(Recasts, adds Genentech document, paragraph 7, other details)
By Kim Dixon
WASHINGTON, Dec 3 (Reuters) - Toxic side effects of Avastin in treating breast cancer can in some cases be fatal and must be weighed against the benefits of the drug sold by Roche Holding AG ROG.VX and Genentech Inc DNA.N, U.S. regulatory staffers said in documents released on Monday.
The U.S. Food and Drug Administration staff review comes ahead of a Wednesday advisory panel meeting on a bid by Roche and U.S. partner Genentech to extend use of the drug, which is already approved to treat lung and colon cancer, to patients with breast cancer.
The FDA panel will consider broadening Avastin’s use to a first-line treatment for breast-cancer patients whose disease has spread. About 41,000 women died of breast cancer in 2004, the last year cited by the U.S. Centers for Disease Control and Prevention, making it among the top 10 killers of women.
The key issue for the panel, whose advice the FDA usually follows, will be whether an improvement in progression-free survival is enough to prove that the benefits outweigh risks.
The drug failed to extend overall survival in a major study, although it did meet its primary goal of extending progression-free survival — the probability that a patient will remain alive, without the disease getting worse.
A median 5-1/2-month improvement in progression-free survival “must be weighted against the increased toxicity, including deaths associated” with the drug, FDA staffers wrote in an executive summary, posted on the FDA’s Web site.
Genentech, in documents posted ahead of the panel, said there is precedence for the FDA to use the progression metric in approving other drugs that treat metastatic, or spreading, breast cancer. The drug’s safety profile is similar to earlier trials on which the FDA based Avastin’s approval in other cancers, it said.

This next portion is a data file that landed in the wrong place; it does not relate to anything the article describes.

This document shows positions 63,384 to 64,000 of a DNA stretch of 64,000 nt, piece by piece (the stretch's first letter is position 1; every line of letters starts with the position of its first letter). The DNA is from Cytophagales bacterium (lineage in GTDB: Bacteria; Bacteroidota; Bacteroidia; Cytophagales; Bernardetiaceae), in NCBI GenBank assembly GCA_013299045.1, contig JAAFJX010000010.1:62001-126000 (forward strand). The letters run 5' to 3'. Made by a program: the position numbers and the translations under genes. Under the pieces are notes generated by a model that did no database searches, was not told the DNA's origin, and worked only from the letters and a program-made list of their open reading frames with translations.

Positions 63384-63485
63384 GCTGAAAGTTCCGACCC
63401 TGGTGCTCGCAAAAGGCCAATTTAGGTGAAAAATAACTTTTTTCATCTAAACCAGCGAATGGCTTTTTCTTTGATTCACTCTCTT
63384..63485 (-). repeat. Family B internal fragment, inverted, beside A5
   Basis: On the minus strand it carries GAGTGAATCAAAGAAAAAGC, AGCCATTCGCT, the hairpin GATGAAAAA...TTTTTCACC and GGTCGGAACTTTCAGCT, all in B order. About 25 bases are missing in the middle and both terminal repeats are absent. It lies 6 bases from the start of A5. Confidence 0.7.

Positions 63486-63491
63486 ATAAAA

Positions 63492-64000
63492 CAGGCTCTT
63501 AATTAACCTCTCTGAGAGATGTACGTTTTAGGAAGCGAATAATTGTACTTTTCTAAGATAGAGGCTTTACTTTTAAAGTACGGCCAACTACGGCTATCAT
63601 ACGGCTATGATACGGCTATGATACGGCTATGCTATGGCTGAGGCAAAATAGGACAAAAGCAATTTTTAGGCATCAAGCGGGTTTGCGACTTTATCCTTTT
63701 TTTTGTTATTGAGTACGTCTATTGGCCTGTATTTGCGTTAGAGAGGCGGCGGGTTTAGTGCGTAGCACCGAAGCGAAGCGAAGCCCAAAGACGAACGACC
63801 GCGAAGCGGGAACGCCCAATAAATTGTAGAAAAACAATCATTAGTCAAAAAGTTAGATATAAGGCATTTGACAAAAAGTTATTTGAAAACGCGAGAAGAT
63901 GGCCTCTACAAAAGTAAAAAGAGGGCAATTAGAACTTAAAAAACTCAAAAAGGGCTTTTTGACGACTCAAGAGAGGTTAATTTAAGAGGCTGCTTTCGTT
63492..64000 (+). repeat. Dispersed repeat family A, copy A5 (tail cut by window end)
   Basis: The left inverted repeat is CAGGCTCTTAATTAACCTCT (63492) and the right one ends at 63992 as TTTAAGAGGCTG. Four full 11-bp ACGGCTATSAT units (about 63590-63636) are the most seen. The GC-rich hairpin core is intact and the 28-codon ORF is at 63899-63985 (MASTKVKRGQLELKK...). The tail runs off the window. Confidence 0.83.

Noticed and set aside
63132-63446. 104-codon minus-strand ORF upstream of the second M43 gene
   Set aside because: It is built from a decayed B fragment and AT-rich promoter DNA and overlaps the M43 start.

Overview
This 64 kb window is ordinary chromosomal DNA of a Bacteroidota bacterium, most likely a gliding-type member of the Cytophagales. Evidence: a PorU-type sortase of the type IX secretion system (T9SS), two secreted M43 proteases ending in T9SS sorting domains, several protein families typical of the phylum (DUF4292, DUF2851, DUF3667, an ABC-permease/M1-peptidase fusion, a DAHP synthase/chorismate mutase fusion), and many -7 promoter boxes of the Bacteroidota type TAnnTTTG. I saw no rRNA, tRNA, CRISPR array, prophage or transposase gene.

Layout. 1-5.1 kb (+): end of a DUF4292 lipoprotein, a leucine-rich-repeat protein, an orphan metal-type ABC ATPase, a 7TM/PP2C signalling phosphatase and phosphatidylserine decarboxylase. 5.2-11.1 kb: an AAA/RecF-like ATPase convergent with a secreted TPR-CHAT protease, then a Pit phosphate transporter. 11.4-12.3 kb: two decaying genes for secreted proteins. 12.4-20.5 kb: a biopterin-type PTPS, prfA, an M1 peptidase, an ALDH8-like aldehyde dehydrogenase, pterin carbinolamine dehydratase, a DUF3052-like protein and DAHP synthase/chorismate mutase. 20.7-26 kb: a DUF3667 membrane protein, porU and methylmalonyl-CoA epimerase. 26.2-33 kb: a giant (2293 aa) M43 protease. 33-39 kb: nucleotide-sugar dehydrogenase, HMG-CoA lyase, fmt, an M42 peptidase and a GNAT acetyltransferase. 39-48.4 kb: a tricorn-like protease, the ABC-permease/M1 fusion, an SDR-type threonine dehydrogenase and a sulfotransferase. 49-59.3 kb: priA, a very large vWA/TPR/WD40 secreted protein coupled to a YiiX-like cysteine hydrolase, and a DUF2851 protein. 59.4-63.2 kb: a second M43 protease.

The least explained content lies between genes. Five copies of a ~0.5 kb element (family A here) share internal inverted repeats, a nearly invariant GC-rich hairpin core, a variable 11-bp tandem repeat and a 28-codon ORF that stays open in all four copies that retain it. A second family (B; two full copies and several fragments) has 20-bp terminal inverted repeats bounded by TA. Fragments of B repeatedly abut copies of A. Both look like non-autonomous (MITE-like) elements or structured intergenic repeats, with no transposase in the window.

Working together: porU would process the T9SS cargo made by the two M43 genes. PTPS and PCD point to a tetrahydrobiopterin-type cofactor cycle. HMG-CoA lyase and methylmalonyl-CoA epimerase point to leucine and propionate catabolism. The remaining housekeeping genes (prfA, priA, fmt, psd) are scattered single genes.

Avastin already reaps blockbuster sales — $2.65 billion in the first nine months of this year. Shares of Roche would be expected to take a significant hit if FDA advisers went against the conventional wisdom, which predicts approval.
“The risk-reward for this short period of time is against Roche,” said Denise Anderson, an analyst at Landsbanki Kepler. “I think everybody does expect the drug will be recommended for approval in the indication; so if it’s not, obviously that would be quite a disappointment.”
U.S. sponsor Genentech is majority-owned by Swiss drugmaker Roche.
Doctors are already prescribing the drug for breast cancer, a practice known as off-label use, but a broader label indication in the world’s biggest market would help reimbursement. Avastin is already cleared for breast cancer in Europe.
The drug works by choking off the blood supply that tumors need to grow.
Patients in the study were given either a commonly used treatment called paclitaxel, or paclitaxel combined with Avastin, known generically as bevacizumab.
Among 722 total patients, those in the Avastin group had a 20 percent increase in serious toxicity, including hypertension, blood clots, and heart attacks, among other side effects, the FDA staff said.
Death attributed to the drug by the FDA was about 1.7 percent of the Avastin group, versus zero in the control group.
The FDA staff disagreed with Genentech about the likely causes of death in some of the patients studied.
“Most importantly,” staffers wrote, in the Avastin group “five out of 12 deaths were found to be possibly/definitely related to” treatment.
In September of last year, the FDA delayed the approval process, citing incomplete data. The FDA also asked for an independent radiological review of events, given the subjective nature of judging progression-free survival as a primary study goal.
“The FDA does not love (progression-free survival) as a primary endpoint,” Friedman Billings Ramsey analysts wrote in an investor note, adding: “There’s still the issue of whether tumor shrinkage equates with prolonged survival.”
Still, the firm agrees with the consensus predicting approval.
Roche participation certificates, its most widely traded form of equity, were 3 percent lower at 209 Swiss francs. Shares of Genentech closed down 3.6 percent at $73.50 on the New York Stock Exchange.
The briefing documents for the advisory meeting can be found at: here ndex.htm. (Additional reporting by Sam Cage in Zurich, editing by Gary Hill)